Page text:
... Newly innovated building materials such as carbon fibre, glass fibre, Teflon glass fabric, translucent glazing, carbon nana tubes, spider silk, Kevlar, Styrofoam are used by architects and engineers in innovating complex designs. These newly innovated building materials offered designers and engineers the opportunity to innovate all sort of complex designs (Bowley 1960, Brookes & Poole 2004). Conventional building materials have to give way to improved and newly innovated building materials due to rapid increases in population, urban requirements and climatic influence. ...
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Solution to a design problem can be achieved by understanding the holistic nature of the problem before adopting a problem solving process. As part of Architectural design problem solving Creativity and Innovation are among factors that incorporate new concepts and methods in designing. But, unfortunately these factors are affected by financial statues and designer level of experience. This study is about some of the factors that influence not affects creativity and innovation in architectural design management which is a process of observing design from inception to the concluding stage. The management process run from design brief, problem identification, search for solutions, design development, detail design, construction process together with pre and post occupancy evaluations. All these activities constitute architectural design management. This paper further identifies some of the functions of creativity and innovation in these managerial part of architectural design process. Among the functions identified are designer ideation processes, visual perception of aesthetics on physical elements use for façade design, together with choice and applicability of building materials. These entire factors represent function of creativity and innovation in architectural design considered for this study. Designer ideation process was explained as part of designer behavior/actions in generating and manipulating the concept of the design. Visual perception of aesthetics on physical elements use for façade design represents the perception of aesthetics attached to the building elements use for the façade design. Finally the choice of building material represents frequent choice and application of newly innovated building material in the design. Designer privilege to introduce and manage new design concepts such as shapes, texture, appearance, materials and technological advance in a given design was among other function of creativity and innovation acknowledged in this paper. The paper finally concludes that creativity and innovation are among factors that influence designer ideation, building appearance and choice of building material in architectural design.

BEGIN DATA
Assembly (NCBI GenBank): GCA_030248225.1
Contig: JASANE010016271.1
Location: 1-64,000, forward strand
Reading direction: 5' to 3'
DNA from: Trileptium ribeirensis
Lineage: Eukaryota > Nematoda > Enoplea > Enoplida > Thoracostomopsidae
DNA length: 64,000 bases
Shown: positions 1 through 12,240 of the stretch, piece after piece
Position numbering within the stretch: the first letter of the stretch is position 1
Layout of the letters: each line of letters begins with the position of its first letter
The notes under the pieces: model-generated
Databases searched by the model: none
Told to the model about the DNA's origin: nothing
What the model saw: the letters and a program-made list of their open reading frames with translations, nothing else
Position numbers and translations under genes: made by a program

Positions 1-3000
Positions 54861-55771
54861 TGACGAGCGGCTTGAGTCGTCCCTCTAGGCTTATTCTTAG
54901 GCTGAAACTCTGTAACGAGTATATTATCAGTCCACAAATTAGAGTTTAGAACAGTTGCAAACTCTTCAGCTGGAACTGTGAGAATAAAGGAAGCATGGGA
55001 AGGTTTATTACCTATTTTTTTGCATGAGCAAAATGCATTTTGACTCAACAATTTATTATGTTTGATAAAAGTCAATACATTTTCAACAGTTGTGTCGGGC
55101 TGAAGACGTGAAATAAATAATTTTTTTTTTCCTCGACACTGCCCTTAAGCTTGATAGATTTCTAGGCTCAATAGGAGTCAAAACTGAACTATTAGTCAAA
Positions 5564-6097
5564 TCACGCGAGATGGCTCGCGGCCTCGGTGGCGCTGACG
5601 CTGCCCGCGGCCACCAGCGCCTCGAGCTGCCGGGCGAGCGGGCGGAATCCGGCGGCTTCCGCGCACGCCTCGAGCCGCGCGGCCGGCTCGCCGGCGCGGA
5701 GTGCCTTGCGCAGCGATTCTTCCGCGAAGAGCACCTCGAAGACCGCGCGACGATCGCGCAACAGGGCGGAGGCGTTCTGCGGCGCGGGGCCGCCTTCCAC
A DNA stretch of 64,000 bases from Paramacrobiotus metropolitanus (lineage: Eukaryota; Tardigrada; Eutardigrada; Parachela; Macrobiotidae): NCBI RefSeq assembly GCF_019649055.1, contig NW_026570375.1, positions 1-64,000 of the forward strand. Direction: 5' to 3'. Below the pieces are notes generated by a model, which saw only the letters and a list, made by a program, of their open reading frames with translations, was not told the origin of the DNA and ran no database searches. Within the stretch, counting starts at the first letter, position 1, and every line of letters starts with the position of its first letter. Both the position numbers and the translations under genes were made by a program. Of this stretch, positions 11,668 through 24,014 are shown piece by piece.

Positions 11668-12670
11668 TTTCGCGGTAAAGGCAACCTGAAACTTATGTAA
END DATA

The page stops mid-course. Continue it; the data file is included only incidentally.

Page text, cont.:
... Newly innovated building materials such as carbon fibre, glass fibre, Teflon glass fabric, translucent glazing, carbon nana tubes, spider silk, Kevlar, Styrofoam are used by architects and engineers in innovating complex designs. These newly innovated building materials offered designers and engineers the opportunity to innovate all sort of complex designs (Bowley 1960, Brookes & Poole 2004). ...
Conference Paper